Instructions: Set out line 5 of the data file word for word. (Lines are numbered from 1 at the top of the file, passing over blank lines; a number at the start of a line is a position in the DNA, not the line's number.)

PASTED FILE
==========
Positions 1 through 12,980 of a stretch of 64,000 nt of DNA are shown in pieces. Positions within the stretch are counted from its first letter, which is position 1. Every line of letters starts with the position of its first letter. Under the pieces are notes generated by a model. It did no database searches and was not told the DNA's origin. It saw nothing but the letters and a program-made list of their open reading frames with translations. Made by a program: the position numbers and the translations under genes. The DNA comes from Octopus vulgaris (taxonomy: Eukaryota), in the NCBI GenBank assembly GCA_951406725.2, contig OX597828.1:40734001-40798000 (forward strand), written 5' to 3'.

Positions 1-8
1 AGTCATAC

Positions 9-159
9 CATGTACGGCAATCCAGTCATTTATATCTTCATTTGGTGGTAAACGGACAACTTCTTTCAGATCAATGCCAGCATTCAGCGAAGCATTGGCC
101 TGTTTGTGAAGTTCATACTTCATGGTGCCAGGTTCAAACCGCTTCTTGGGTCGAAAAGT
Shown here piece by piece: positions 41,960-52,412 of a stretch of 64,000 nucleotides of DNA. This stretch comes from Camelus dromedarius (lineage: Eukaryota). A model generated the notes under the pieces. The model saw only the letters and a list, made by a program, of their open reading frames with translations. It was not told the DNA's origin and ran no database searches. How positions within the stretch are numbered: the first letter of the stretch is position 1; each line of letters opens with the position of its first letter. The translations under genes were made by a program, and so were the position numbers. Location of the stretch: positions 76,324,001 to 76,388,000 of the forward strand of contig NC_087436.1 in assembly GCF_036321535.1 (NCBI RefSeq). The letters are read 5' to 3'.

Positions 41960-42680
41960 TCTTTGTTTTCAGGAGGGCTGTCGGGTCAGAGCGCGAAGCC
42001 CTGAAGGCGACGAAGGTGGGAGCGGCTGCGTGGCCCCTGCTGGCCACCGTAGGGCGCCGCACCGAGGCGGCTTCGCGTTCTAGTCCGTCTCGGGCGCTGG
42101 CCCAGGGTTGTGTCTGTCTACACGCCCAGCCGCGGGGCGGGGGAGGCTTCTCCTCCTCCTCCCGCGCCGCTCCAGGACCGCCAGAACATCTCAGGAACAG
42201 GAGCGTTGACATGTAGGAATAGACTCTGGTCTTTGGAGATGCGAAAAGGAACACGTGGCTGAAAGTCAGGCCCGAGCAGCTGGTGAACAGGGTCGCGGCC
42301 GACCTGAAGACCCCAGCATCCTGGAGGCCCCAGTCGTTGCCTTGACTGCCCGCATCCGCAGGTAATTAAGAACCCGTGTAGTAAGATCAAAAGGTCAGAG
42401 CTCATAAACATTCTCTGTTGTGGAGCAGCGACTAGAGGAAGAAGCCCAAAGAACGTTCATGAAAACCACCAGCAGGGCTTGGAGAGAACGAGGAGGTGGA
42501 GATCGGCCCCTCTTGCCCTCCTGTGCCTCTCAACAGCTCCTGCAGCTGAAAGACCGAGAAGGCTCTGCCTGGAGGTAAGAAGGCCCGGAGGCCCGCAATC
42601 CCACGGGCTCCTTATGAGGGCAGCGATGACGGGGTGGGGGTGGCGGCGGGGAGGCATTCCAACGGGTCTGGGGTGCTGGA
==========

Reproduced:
9 CATGTACGGCAATCCAGTCATTTATATCTTCATTTGGTGGTAAACGGACAACTTCTTTCAGATCAATGCCAGCATTCAGCGAAGCATTGGCC